2017 ORS 223.317¹
Apportionment of special assessment among parcels in subsequent partition of tract

(1) Notwithstanding any other law, a local government may apportion a final assessment levied by it against a single tract or parcel of real property among all the parcels formed from a subsequent partition or other division of that tract or parcel, if the subsequent partition or division is in accordance with ORS 92.010 (Definitions for ORS 92.010 to 92.192) to 92.192 (Property line adjustment) and is consistent with all applicable comprehensive plans as acknowledged by the Land Conservation and Development Commission under ORS 197.251 (Compliance acknowledgment). The proportionate distribution of a final assessment authorized under this subsection may be made whenever the final assessment remains wholly or partially unpaid, and full payment or an installment payment is not due.

(2) A local government shall apportion a final assessment under this section when requested to do so by any owner, mortgagee or lienholder of a parcel of real property that was formed from the partition or other division of the larger tract of real property against which the final assessment was originally levied. When the deed, mortgage or other instrument evidencing the applicant’s ownership or other interest in the parcel has not been recorded by the county clerk of the county in which the parcel is situated, the local government shall not apportion the final assessment unless the applicant files a true copy of that deed, mortgage or instrument with the local government.

(3) Apportionment of a final assessment under this section shall be done in accordance with an order or resolution of the governing body of the local government. The order or resolution shall describe each parcel of real property affected by the apportionment, the amount of the final assessment levied against each parcel, the owner of each parcel and such additional information as is required to keep a permanent and complete record of the final assessments and the payments thereon. A copy of the order or resolution shall be filed with the recorder required to maintain the lien docket for the local government, who shall make any necessary changes or entries in the lien docket for the local government. [Formerly 308.140; 1991 c.902 §33; 2003 c.802 §26]

Note: 223.317 (Apportionment of special assessment among parcels in subsequent partition of tract) to 223.327 (Procedure for equitable apportionment by ordinance or regulation) were enacted into law by the Legislative Assembly but were not added to or made a part of ORS chapter 223 or any series therein by legislative action. See Preface to Oregon Revised Statutes for further explanation.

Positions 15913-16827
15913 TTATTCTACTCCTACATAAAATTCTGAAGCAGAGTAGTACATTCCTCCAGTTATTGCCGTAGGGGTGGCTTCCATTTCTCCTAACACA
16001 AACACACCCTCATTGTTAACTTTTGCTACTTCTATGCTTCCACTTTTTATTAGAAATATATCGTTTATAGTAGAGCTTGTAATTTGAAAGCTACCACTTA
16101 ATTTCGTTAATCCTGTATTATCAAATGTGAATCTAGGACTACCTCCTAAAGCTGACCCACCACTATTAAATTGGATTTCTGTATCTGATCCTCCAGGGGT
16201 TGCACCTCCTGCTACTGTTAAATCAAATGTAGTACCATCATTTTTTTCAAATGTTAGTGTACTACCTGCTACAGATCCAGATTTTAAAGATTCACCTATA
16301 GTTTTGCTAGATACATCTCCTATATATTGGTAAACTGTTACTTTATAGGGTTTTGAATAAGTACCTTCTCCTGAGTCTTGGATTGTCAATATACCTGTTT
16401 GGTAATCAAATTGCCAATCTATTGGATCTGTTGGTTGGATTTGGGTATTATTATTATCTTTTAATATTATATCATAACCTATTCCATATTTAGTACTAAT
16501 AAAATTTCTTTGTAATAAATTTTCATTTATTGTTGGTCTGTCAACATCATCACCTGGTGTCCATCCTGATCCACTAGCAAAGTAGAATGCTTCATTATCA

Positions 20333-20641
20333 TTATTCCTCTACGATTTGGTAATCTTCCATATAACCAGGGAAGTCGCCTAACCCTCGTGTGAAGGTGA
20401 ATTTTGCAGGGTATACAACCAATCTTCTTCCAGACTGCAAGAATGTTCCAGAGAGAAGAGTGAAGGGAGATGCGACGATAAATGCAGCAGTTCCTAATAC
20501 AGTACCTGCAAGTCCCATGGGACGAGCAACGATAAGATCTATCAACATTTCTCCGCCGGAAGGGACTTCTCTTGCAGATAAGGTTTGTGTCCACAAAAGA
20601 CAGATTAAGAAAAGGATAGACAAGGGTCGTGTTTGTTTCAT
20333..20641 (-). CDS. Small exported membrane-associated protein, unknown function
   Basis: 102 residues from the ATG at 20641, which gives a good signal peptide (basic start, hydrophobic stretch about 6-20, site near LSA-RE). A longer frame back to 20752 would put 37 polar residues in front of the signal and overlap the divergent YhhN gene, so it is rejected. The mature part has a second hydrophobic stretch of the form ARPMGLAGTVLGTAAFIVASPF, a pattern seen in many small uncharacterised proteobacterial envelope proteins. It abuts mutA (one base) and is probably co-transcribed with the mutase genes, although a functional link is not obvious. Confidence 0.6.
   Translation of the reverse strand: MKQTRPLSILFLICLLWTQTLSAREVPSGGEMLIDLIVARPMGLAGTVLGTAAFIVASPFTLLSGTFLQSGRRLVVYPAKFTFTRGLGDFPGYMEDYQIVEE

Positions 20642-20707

Chapter 223

Notes of Decisions

Fact that ordinance, which charged fee to prop­erty owners taking advantage of privilege of making connec­tion to city wa­ter system, specified that pay­ment would be secured by liens which would be “enforced” in matter provided by this chapter did not, of itself, show that such charges were “assess­ments.” Montgomery Brothers v. City of Corvallis, 34 Or App 785, 580 P2d 190 (1978)

Circuit court has jurisdic­tion to determine merits of assess­ment, but cannot address whether assess­ment is subject to constitu­tional limits on prop­erty taxes. Martin v. City of Tigard, 14 OTR 517 (1999), aff’d 335 Or 444, 72 P3d 619 (2003)

State statutory pro­ce­dures for financing local improve­ments are not exclusive and do not displace consistent local pro­ce­dures. Baker v. City of Woodburn, 190 Or App 445, 79 P3d 901 (2003), Sup Ct review denied

1 Legislative Counsel Committee, CHAPTER 223—Local Improvements and Works Generally, https://­www.­oregonlegislature.­gov/­bills_laws/­ors/­ors223.­html (2017) (last ac­cessed Mar. 30, 2018).
 
2 Legislative Counsel Committee, Annotations to the Oregon Revised Stat­utes, Cumulative Supplement - 2017, Chapter 223, https://­www.­oregonlegislature.­gov/­bills_laws/­ors/­ano223.­html (2017) (last ac­cessed Mar. 30, 2018).
 
3 OregonLaws.org assembles these lists by analyzing references between Sections. Each listed item refers back to the current Section in its own text. The result reveals relationships in the code that may not have otherwise been apparent.